Vitronectin is an adhesive glycoprotein that is present in plasma and the extracellular matrix. Hypersensitivity pneumonitis (HP) is characterized by pulmonary inflammation and damage to the extracellular matrix. Perhaps reflecting this, fibronectin has been found to be elevated in the lower respiratory tract of subjects with HP. Vitronectin, like fibronectin, binds to both extracellular matrix components and cells and may mediate tissue remodeling. Thus, it was investigated whether vitronectin might be increased in bronchoalveolar lavage (BAL) fluid of patients with HP. Vitronectin and, for comparison, fibronectin were measured in BAL fluid from 16 patients with HP and nine healthy control subjects by enzyme-linked immunosorbent assay. Vitronectin was significantly increased in the HP group (658.4 ± 121.8 ng/ml) compared with the controls (58.4 ± 11.1 ng/ml, p < 0.001) and was found to be positively correlated with fibronectin. Patients whose last antigenic exposure was 4 or fewer days before the BAL had statistically significantly higher BAL vitronectin and fibronectin than did patients whose last exposure was 5 or more days before the BAL. The serum vitronectin levels did not differ. There was no significant relationship between the lavage fluid vitronectin and fibronectin levels and the BAL cell profile in HP. This study confirms that vitronectin, like fibronectin, is a normal constituent of the lower respiratory tract, and demonstrates that vitronectin is elevated in the lower respiratory tract of patients with HP and may play a role in tissue remodeling and fibrosis in this disease.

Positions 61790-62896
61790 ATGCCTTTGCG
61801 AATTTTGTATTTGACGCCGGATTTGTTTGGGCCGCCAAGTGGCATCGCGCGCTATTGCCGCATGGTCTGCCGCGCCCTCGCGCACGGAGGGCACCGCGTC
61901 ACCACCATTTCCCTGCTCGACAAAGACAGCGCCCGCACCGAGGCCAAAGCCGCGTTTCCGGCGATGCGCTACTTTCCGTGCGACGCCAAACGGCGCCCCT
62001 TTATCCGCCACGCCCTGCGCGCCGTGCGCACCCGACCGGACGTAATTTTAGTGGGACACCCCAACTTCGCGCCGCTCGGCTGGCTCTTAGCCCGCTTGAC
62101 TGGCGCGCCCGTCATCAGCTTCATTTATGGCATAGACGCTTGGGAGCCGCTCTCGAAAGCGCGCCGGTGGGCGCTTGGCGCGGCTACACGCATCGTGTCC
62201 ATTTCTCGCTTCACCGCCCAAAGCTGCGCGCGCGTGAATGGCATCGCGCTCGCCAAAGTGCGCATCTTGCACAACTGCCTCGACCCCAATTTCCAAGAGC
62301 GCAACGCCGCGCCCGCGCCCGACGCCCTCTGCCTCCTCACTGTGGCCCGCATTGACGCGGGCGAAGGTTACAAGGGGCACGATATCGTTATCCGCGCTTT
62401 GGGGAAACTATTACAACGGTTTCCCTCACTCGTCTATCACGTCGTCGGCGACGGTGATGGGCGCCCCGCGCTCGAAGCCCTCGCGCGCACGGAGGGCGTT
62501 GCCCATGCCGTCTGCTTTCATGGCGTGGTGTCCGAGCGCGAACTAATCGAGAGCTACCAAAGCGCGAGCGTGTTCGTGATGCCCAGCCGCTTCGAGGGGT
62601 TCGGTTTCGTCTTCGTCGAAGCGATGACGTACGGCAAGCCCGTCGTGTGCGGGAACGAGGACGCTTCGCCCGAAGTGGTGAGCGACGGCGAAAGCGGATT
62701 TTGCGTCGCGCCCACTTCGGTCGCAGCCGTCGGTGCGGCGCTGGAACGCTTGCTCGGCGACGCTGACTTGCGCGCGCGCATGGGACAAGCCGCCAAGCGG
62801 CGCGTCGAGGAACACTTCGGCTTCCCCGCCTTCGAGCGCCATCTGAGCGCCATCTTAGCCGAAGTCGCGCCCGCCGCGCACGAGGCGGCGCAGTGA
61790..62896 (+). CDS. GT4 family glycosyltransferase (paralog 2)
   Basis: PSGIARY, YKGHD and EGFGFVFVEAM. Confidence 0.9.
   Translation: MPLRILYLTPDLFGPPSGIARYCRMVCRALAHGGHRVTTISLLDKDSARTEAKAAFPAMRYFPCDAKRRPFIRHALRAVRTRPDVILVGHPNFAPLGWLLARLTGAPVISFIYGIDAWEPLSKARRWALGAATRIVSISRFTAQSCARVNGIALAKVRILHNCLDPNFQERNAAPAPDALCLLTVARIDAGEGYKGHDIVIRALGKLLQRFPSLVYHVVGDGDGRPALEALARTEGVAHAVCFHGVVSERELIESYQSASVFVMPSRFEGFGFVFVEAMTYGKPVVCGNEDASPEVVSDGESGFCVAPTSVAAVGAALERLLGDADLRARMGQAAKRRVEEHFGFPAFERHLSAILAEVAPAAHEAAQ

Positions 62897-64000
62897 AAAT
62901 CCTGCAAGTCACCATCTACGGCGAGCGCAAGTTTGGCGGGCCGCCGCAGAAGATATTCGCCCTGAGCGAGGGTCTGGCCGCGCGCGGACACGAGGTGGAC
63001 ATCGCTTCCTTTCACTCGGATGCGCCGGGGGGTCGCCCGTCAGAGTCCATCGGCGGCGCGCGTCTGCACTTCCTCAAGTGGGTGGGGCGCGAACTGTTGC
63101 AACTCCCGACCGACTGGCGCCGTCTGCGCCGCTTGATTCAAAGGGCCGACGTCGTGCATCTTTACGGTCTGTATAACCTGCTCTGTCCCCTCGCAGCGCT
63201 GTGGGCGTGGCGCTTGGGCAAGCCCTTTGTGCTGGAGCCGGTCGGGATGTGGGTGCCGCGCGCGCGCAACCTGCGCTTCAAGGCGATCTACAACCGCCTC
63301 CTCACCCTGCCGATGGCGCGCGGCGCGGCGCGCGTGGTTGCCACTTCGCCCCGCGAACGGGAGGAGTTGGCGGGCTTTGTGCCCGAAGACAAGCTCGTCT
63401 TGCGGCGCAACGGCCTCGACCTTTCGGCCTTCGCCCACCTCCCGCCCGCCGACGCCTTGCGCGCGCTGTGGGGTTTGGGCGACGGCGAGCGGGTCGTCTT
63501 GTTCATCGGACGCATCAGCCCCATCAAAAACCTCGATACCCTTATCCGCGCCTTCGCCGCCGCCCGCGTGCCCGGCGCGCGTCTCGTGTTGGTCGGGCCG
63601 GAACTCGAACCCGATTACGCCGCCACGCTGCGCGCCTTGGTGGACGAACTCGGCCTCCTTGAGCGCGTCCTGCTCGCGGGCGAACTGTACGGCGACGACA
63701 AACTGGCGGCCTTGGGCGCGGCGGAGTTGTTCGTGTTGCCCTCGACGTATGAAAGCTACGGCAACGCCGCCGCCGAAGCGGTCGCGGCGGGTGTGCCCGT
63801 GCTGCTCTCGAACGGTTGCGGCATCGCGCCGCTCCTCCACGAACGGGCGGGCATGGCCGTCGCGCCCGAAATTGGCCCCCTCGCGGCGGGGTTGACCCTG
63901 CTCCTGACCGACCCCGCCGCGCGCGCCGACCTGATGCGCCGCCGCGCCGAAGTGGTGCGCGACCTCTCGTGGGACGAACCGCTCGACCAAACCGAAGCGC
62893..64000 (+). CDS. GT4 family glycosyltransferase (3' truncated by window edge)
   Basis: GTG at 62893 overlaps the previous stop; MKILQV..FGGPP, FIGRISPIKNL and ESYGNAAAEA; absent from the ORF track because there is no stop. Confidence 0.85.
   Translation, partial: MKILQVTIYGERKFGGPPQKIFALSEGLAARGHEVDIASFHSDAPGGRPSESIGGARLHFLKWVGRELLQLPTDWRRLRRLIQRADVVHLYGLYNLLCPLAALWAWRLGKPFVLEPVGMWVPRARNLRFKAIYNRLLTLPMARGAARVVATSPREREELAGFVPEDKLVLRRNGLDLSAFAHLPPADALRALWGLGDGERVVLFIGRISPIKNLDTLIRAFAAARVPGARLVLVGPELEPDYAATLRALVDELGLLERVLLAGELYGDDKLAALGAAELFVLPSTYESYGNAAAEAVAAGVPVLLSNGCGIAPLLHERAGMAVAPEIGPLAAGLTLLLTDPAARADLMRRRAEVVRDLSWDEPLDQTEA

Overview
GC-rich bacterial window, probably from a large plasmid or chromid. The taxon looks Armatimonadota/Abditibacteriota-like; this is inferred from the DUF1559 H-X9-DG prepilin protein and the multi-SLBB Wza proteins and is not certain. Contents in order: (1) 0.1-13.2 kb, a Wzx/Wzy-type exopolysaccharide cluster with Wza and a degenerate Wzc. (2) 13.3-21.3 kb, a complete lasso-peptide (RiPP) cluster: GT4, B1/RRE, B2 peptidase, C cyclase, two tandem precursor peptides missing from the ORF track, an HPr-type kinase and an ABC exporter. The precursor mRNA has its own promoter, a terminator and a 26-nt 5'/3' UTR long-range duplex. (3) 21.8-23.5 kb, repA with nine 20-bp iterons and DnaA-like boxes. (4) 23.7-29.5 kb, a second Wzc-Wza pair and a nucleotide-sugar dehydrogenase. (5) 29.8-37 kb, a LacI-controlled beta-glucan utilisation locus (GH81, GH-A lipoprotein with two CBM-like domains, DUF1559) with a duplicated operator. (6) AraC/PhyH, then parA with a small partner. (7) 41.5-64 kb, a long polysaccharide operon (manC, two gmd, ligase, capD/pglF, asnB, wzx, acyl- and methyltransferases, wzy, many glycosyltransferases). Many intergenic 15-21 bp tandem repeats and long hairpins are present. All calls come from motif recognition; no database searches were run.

ASJC Scopus subject areas
- Pulmonary and Respiratory Medicine